Second, in God’s people. Members of the church set great store by their priests. They want them to make God real by the lives they live and the teaching they give. To neglect regular study and attentiveness to the Scriptures is to short-change the congregation committed to your charge. And indeed to short-change yourself. Hoskyns a great New Testament scholar said ‘I have often buried my head in a lexicon and arisen in the presence of God.’ Such study never produces instant results but is never wasted. But also to hold back from visiting people and really getting to know them is to rob them of the care they deserve. To be inattentive or even indifferent to those who want to unburden themselves at the church door or over the telephone – because you ‘have more important things to do’ is to put selfishness before Christian compassion. And the effects will show. ‘Endue thy ministers with righteousness’ says the old versicle. ‘And make Thy chosen people joyful’ is the response. Where there is joy among God’s people you can be sure that the priest is doing his or her job.

Third, in God’s parish. When a priest becomes an incumbent they are not described as the Vicar of  let’s say St Peter’s Church but the Vicar of Rickerscote. They engage with the whole community, not just the church community. And that is vital. They  become Parish Priests. The word ‘parish’ comes from two Greek words ‘para oikos’ – which mean ‘alongside the house’. So part of a priest’s work is to be responsive to the needs of people who live ‘alongside the house of God’ – who may have little or no inkling of what Christianity is about - but who being made in the image of God and lying within the reach of Christ’s outstretched arms on the Cross are included in the scope of God’s love and deserve the time and availability of their priest. As an Oxford student I took part in a parish mission and one afternoon a man stood with me on a fork in the road. ‘See that road?’ he asked. ‘It leads to the middle class area of the parish’. ‘Now see this road – it leads to the Council estate. Know the difference? You’ll often see the Vicar’s car going up the first road but never up the other.’ We must strive to be inclusive in our outreach and not simply go to those who are like-minded or supportive.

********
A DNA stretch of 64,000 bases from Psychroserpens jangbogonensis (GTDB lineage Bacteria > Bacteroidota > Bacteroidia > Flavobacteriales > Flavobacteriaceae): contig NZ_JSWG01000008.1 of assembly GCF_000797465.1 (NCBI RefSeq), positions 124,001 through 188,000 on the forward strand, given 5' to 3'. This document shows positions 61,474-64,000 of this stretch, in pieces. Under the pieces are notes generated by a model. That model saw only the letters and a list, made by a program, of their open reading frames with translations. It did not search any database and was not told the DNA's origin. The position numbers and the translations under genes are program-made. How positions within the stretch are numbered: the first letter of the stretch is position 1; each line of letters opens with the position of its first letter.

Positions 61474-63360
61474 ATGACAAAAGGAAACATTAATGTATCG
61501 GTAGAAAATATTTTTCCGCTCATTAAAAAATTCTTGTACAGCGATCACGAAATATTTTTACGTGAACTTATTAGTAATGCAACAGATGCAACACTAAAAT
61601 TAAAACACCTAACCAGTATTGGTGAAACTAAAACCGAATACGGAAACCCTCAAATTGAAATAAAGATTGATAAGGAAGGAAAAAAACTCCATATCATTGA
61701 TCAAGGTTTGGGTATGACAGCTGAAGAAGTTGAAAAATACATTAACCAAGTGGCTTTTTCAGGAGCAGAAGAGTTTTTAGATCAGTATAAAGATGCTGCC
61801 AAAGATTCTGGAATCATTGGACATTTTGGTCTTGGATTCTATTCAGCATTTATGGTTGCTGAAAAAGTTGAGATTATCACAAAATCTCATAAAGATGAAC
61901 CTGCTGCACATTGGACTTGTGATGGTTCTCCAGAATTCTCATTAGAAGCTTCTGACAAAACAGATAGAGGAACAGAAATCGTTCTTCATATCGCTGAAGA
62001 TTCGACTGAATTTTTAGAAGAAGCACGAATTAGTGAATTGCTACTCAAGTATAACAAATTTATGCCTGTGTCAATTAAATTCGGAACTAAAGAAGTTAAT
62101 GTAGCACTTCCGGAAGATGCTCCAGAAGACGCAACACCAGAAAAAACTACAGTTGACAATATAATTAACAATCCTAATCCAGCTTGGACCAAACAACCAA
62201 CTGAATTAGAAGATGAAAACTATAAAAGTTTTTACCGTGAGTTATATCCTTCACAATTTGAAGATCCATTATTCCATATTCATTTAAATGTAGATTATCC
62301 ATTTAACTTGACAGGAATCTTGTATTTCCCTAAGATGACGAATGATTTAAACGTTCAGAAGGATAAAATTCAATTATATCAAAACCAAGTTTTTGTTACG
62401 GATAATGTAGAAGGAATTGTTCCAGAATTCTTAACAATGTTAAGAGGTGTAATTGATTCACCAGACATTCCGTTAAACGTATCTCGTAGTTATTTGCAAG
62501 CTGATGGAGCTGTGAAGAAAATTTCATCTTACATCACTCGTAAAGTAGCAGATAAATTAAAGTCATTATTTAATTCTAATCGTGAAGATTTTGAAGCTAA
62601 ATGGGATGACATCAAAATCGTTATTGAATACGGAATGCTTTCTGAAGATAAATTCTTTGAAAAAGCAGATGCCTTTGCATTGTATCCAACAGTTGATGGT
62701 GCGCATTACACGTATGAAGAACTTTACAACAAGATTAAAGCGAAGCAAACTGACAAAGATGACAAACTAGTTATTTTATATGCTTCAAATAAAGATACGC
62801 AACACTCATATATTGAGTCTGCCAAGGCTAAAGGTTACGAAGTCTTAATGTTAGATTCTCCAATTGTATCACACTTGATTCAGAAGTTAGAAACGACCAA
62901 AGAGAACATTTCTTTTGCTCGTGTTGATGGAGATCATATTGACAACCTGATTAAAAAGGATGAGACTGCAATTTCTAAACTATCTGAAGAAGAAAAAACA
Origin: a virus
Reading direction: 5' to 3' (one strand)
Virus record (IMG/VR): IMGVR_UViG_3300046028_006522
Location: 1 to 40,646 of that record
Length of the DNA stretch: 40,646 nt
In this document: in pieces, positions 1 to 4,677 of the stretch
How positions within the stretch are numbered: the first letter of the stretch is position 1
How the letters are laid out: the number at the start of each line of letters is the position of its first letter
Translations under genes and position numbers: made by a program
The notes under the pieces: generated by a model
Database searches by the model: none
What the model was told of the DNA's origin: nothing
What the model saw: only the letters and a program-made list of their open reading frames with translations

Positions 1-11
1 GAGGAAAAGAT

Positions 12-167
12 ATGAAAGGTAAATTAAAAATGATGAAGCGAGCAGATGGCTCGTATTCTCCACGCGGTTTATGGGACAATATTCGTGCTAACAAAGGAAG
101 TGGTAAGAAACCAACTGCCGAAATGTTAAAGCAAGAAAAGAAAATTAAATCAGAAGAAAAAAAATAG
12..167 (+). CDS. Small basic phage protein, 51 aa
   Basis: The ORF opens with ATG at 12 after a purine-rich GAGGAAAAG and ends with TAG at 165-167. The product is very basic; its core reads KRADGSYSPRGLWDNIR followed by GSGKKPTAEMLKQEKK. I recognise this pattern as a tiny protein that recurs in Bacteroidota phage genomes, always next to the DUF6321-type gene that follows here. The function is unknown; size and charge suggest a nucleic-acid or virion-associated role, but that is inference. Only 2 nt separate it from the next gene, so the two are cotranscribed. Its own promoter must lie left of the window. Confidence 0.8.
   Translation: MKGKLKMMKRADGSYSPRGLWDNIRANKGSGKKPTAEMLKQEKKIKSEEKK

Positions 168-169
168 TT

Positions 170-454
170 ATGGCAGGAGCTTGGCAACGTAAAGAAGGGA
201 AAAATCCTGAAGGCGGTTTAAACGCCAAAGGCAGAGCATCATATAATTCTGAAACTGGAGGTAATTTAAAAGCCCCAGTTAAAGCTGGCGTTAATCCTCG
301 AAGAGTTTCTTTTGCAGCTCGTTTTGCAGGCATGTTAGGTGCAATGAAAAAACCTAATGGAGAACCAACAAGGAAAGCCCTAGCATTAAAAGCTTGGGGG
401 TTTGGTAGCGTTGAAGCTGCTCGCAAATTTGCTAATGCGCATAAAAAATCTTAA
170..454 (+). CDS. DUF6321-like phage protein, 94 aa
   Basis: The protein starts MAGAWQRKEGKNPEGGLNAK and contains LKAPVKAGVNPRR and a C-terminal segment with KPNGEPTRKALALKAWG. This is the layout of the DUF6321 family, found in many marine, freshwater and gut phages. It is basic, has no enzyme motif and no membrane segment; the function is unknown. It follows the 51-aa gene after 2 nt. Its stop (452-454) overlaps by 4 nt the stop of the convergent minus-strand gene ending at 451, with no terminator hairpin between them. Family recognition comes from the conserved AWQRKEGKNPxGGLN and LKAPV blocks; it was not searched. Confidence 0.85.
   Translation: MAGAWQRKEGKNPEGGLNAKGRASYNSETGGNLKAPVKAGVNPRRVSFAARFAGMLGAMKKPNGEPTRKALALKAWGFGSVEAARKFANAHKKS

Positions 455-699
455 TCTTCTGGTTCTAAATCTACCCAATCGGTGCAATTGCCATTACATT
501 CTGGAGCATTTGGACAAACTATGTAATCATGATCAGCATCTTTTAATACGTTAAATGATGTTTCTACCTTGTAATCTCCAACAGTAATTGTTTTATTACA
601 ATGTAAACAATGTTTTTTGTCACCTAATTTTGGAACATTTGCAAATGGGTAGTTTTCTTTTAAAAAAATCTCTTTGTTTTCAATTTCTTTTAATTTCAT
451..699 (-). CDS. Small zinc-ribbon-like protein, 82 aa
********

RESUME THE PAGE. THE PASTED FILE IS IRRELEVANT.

Promises, then, are about the sending forth of the self. They invite the priest to put aside any temptation to be self-indulgent and to become instead other-centred whether that means centred on God, the Christian congregation, or the parish community. But not just the priest. What we have learnt about promises could apply to any one of us, ordained or non-ordained.

So let me finish by reiterating the facts about human promises – the kind of promises we will hear in today’s service.  Human promises are fragile and easily broken. But God can restore and renew us. Are there promises you and I have made in the past which now desperately need God’s healing and help? They might be the promises of baptism or confirmation. They might belong to a marriage. Or they might be part of a family history or a significant friendship. Whatever their original setting if those promises have been broken then we will know it. And maybe this afternoon as we hear other promises made in humble confidence that God will help, we may want to whisper a prayer for help too. We may need God’s forgiveness or the forgiveness of another person. We may need God’s strength to stay true to a demanding promise. We may need to renew our commitment to a promise made long ago.

Whatever it is, let today be an occasion when new priests make their promises and when all of us take stock of those promises we have made or need to make – trusting in God to uphold us and bless us in our best endeavours.  Amen.

Paul W. Thomas